Image: Bryon Halsey
Mike Derer  /  Pool via AP file
Tears roll down the cheeks of Byron Halsey as he appears in court in Elizabeth, N.J., in May. Halsey, who served more than two decades in prison for the rape and murder of two children, had his convictions thrown out by a Superior Court Judge after an advanced DNA test showed that a neighbor may have been responsible for the crimes.
updated 7/9/2007 3:50:36 PM ET 2007-07-09T19:50:36

Prosecutors on Monday said they would not retry a man who spent 22 years in prison for the murder and rape of two children and was recently freed after DNA testing exonerated him.

In a statement released before a court hearing Monday, Prosecutor Theodore J. Romankow said he decided not to pursue the charges following “careful re-evaluation of the case” against Byron Halsey.

Halsey, 46, was released from prison on May 15 after prosecutors threw out his convictions. New DNA testing, not available when he was convicted, linked a neighbor to the crime.

However, until Monday, Halsey could have been retried on charges of aggravated sexual assault, aggravated manslaughter, felony murder, child abuse and possession of a weapon for an unlawful purpose.

Instead, on the prosecutor’s recommendation, a judge dropped all charges.

Halsey had been convicted in 1988 of murdering and sexually assaulting Tyrone and Tina Urquhart, the children of his girlfriend, with whom he lived at a Plainfield rooming house.

For the last month and a half, he has been trying to piece his life back together without knowing if he would still face charges. He moved to Newark and found a job with a sign company, established himself with a church and met with social workers to help him adjust to his new life since the dramatic day in May when he walked out of prison.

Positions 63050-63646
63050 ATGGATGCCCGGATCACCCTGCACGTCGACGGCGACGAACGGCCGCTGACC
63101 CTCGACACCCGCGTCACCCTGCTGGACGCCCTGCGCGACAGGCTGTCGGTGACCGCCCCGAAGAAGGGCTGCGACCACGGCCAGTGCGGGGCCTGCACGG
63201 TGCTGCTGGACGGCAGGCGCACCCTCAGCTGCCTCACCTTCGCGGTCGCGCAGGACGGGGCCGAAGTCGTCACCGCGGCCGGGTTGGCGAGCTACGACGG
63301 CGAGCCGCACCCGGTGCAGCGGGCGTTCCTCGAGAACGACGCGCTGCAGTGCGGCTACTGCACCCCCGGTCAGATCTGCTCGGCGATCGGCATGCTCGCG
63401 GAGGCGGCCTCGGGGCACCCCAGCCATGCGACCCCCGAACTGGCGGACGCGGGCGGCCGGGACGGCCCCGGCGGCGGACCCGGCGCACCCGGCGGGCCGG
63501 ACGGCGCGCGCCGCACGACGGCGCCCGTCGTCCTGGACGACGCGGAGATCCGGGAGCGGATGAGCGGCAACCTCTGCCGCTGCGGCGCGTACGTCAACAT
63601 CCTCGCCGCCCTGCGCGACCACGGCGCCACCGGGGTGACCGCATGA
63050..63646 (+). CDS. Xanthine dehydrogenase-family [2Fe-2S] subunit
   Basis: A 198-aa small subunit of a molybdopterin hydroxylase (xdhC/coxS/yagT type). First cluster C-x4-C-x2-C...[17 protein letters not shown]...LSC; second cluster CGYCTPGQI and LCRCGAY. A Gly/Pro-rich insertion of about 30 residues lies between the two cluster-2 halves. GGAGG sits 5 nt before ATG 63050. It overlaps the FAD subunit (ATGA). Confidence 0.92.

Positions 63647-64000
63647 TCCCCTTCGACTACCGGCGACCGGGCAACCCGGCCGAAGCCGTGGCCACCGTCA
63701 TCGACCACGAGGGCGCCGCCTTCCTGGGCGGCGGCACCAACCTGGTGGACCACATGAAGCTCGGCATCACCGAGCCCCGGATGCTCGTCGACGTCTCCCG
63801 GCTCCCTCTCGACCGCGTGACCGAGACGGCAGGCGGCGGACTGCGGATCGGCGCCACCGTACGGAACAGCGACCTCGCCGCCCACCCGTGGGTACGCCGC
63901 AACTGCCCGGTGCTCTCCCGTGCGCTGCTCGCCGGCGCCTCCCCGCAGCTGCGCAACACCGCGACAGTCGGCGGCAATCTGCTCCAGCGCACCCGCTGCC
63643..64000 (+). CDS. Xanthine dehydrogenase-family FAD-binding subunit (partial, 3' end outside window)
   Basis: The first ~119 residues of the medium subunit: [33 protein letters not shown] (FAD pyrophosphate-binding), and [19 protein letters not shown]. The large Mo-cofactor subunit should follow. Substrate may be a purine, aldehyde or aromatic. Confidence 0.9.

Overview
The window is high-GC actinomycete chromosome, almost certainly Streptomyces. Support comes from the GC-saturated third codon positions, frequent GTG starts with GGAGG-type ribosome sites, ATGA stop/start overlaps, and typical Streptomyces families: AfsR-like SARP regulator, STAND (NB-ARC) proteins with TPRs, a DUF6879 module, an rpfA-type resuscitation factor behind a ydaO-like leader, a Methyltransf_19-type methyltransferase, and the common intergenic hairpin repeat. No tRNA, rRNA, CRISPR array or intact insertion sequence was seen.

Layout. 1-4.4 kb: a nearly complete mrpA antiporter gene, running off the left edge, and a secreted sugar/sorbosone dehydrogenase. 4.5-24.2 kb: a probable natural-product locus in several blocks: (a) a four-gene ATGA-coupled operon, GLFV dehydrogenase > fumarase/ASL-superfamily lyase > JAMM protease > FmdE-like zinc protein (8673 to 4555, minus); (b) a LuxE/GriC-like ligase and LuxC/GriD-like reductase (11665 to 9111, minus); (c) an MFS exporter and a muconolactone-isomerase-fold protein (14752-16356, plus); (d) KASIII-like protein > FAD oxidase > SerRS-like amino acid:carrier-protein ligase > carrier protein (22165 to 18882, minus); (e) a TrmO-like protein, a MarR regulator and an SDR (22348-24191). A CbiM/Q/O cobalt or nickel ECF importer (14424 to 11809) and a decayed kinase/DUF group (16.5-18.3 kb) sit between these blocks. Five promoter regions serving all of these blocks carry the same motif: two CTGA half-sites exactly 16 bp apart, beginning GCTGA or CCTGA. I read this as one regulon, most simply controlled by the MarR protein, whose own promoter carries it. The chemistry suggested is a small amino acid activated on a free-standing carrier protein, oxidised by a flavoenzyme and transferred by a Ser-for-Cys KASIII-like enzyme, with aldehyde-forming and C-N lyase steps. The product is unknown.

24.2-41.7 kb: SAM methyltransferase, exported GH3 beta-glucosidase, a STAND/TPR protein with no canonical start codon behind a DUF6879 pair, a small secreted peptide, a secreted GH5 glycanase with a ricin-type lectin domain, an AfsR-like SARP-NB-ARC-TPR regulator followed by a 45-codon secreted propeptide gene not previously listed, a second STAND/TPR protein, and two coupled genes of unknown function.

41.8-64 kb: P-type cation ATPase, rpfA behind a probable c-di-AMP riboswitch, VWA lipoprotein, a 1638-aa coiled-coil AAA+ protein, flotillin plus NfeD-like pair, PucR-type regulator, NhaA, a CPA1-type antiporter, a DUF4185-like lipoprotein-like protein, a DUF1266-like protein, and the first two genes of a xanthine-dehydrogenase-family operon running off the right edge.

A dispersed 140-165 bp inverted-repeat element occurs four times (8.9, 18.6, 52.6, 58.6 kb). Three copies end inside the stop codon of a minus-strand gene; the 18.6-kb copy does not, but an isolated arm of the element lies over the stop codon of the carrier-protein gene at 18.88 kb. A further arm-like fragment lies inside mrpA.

“He wants his freedom back,” said Vanessa Potkin, a lawyer with the Innocence Project, which is affiliated with Cardozo School of Law at Yeshiva University.

“He’s pretty much jumped back into things and immediately started working and piece by piece rebuilding his life,” she said. “The process is extremely grueling.”

Neighbor new suspect
Superior Court Judge Stuart L. Peim vacated Halsey’s conviction on May 15 and granted a new trial because the new evidence “would probably change the verdict.”

The bodies of Tyrone, 8, and Tina, 7, were found in the home’s basement in November 1985.

Halsey had made a confession before trial, but Innocence Project co-director Barry Scheck said the statement followed 30 hours of interrogation over a 40-hour period.

At trial, the jury opted for life in prison rather than the death sentence, prompting jeering in the courtroom, said Eric Ferrero, a spokesman for the Innocence Project, which is representing Halsey. Halsey was sentenced to two life terms, plus 20 years.

The new DNA test showed that a neighbor in the rooming house, Clifton Hall, was the source of semen recovered at the scene and may have been responsible for the crimes, Ferrero said.

Hall, 49, has now been charged with two counts of murder and one count of aggravated sexual assault, Walsh said. He is being held at a prison for sex offenders because of three sex crimes convictions in the 1990s.

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